The Payne County Sheriff’s Office is in transition, with new Sheriff, Joe Harper, taking office Monday and several staff members retiring at the end of 2020 or moving into new jobs within the department.

The department held a going away party last week for outgoing Sheriff Kevin Woodward, along with Investigator George Disel, who served 42 years in law enforcement, Deputy Joe Staley, who served 52 years in law enforcement, Deputy Charley Lawson, who served 15 years in law enforcement after a 25 year career with the Stillwater Fire Department and Evidence Clerk Frank Jones, who served 10 years with the Sheriff’s Office after a 31 year career with the U.S. Postal Service.

Woodward spoke with the News Press on Friday as he finished up a project to upgrade the department’s servers that store records like jail bookings, radio logs and non-emergency phone calls. He said he wanted to finish the project so the systems would be in good shape for Harper and for the citizens of Payne County.

Woodward said an exit audit and inventory is being performed by the State Auditor and Inspector’s Office and should be complete in the next few weeks. It’s standard when a new elected official comes in, he said.

He believes he’s leaving the department in good financial shape for Harper. State law requires an outgoing official to leave half the state allocated funds available for the new elected official because people take office in the middle of the fiscal year.

Harper should have about $840,000 left from the $1.6 million sales tax fund, which helps cover the cost of running the Payne County Jail. The jail’s total annual budget is $3.4 million.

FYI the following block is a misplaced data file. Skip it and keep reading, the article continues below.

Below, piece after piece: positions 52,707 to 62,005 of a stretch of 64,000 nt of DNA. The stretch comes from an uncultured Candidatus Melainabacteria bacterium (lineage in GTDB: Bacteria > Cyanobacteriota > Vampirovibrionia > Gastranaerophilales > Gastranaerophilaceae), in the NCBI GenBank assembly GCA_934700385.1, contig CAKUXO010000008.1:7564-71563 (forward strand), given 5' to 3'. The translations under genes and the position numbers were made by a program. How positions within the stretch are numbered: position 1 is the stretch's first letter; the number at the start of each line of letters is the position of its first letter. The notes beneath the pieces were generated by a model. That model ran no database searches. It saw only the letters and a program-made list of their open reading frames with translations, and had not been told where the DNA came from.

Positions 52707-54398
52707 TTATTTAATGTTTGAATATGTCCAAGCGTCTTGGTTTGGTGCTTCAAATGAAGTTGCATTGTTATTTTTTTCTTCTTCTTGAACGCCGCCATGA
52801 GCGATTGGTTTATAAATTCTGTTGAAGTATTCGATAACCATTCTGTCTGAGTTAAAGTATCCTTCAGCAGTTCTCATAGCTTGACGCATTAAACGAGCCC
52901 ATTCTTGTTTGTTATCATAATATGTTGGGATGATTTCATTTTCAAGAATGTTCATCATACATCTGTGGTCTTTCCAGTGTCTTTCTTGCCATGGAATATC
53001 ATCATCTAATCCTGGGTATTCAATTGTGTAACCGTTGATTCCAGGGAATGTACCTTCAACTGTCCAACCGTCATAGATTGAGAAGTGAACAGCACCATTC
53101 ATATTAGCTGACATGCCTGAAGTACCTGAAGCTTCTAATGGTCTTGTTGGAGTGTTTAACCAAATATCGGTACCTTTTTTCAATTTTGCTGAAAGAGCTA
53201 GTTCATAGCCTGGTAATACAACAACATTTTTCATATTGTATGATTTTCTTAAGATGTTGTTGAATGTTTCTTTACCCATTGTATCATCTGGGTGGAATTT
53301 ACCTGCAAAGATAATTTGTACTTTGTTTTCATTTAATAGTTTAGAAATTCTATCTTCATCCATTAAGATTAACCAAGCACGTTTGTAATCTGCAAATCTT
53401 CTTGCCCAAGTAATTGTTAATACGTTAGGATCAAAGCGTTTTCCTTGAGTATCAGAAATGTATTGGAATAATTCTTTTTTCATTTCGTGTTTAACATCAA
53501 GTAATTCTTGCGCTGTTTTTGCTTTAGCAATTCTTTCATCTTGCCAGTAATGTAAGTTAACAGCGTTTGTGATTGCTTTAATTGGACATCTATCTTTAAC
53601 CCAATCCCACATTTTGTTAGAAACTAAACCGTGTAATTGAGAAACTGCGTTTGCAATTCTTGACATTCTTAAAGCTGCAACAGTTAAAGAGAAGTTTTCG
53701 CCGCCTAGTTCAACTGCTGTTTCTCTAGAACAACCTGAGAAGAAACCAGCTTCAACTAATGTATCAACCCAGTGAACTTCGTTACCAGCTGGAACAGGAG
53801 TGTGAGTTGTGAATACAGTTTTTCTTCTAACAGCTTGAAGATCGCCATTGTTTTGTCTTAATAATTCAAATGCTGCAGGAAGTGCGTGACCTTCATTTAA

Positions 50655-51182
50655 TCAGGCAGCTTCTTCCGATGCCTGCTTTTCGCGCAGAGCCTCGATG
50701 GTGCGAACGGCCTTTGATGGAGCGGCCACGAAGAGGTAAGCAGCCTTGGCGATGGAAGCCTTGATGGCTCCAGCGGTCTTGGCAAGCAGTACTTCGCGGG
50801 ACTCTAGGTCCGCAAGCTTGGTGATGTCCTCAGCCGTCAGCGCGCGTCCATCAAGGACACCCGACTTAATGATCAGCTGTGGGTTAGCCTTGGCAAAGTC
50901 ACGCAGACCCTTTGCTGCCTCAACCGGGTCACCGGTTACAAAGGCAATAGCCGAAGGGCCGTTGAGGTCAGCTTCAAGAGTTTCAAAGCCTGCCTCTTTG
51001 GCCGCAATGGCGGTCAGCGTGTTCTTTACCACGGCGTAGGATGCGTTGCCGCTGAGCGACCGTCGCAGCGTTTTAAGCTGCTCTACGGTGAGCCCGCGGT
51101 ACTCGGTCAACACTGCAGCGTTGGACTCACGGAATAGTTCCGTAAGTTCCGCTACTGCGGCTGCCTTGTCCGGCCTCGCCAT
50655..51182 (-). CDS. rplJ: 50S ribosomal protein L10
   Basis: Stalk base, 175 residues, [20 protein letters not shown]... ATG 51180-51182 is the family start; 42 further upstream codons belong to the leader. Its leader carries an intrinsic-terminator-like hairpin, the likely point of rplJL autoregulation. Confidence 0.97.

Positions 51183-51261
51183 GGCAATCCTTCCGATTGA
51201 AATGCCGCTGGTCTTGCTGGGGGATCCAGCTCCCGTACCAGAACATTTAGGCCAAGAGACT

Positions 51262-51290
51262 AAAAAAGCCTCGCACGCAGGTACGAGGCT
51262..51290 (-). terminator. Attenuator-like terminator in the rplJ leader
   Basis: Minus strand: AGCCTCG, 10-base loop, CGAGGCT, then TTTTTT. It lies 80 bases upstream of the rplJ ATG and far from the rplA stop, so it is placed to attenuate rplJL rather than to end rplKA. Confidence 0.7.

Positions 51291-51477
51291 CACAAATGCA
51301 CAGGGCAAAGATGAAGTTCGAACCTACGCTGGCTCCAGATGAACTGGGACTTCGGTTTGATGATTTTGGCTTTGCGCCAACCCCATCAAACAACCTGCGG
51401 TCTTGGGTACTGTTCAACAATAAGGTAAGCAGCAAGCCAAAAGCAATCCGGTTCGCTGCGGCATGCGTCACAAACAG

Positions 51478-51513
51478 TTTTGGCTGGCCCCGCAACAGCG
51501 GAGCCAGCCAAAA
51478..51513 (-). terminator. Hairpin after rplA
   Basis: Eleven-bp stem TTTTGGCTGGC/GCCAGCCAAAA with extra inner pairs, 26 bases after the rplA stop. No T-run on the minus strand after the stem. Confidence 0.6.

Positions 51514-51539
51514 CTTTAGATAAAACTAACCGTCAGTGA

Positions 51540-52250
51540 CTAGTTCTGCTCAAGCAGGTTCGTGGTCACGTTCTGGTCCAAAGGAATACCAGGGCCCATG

Woodward said thanks to an estimated $800,000 from the jail’s contract with the U.S. Marshals Service to hold federal prisoners and about $1 million in reimbursed payroll and expenses from federal Coronavirus relief, PCSO should have about $8.5 million total to work with this fiscal year, compared to about $7.4 million last year.

Woodward recently spent $250,000 from the Payne County Jail’s facilities authority fund to upgrade the servers and replace some equipment that Harper told the News Press had been in the jail since it opened 12 years ago.

Harper was part of that decision-making and purchasing process.

“I have spent quite a bit recently but I didn’t do anything without Joe,” Woodward said. “I asked what he wanted and he said he wanted the jail up to condition.”

Harper said he is anxious to get started but knows he’ll have his hands full.

He has already talked to the Payne County Commissioners, who also serve as the trustees of the Payne County Jail Trust Authority, about what he believes the jail needs. And the audit is revealing some changes that need to be made in how records are kept.

He said it has become clear his team has a lot of work to do.

“We’re ready,” he said. “...Bear with us, it’s going to take a little time.”

Harper said there were a few retirements this year but most of the staff has stayed on and he’s glad he’ll be able to rely on people who have been with the department for 20 years or more to give his team guidance.

Woodward’s Undersheriff Chris Nixon is staying on but moving to the rank of Lieutenant. Harper has named Transport Deputy Marvin Noyes as his Undersheriff.

Lt. Paul Fox will be promoted to the role of Captain.

Capt. Reese Lane will continue as administrator of the Payne County Jail.

Woodward said he is grateful to have had the opportunity to serve Payne County for 12 years.

He joined the department in 2009, moving from Logan County, where he had started as a dispatcher/jailer in 1994 and worked his way up to Undersheriff by 2000. For the past 18 months Woodward was Payne County’s Sheriff after being appointed to fill the remainder of his former boss R.B. Hauf’s term.

He was defeated by Harper in an Aug. 25 runoff for the Republican nomination for Sheriff.

Woodward called being Payne County Sheriff a “bucket list dream job” and said “The only thing I want to say is thank you … It’s been a dream.”

Harper will take his oath of office at 8:30 a.m. Monday at the Payne County Courthouse before Judge Phillip Corley along with District 2 Commissioner Chris Reding, County Clerk Glenna Craig and Court Clerk Lori Allen who were all automatically re-elected after no other candidates filed for those offices.

Twitter: @mcharlesNP

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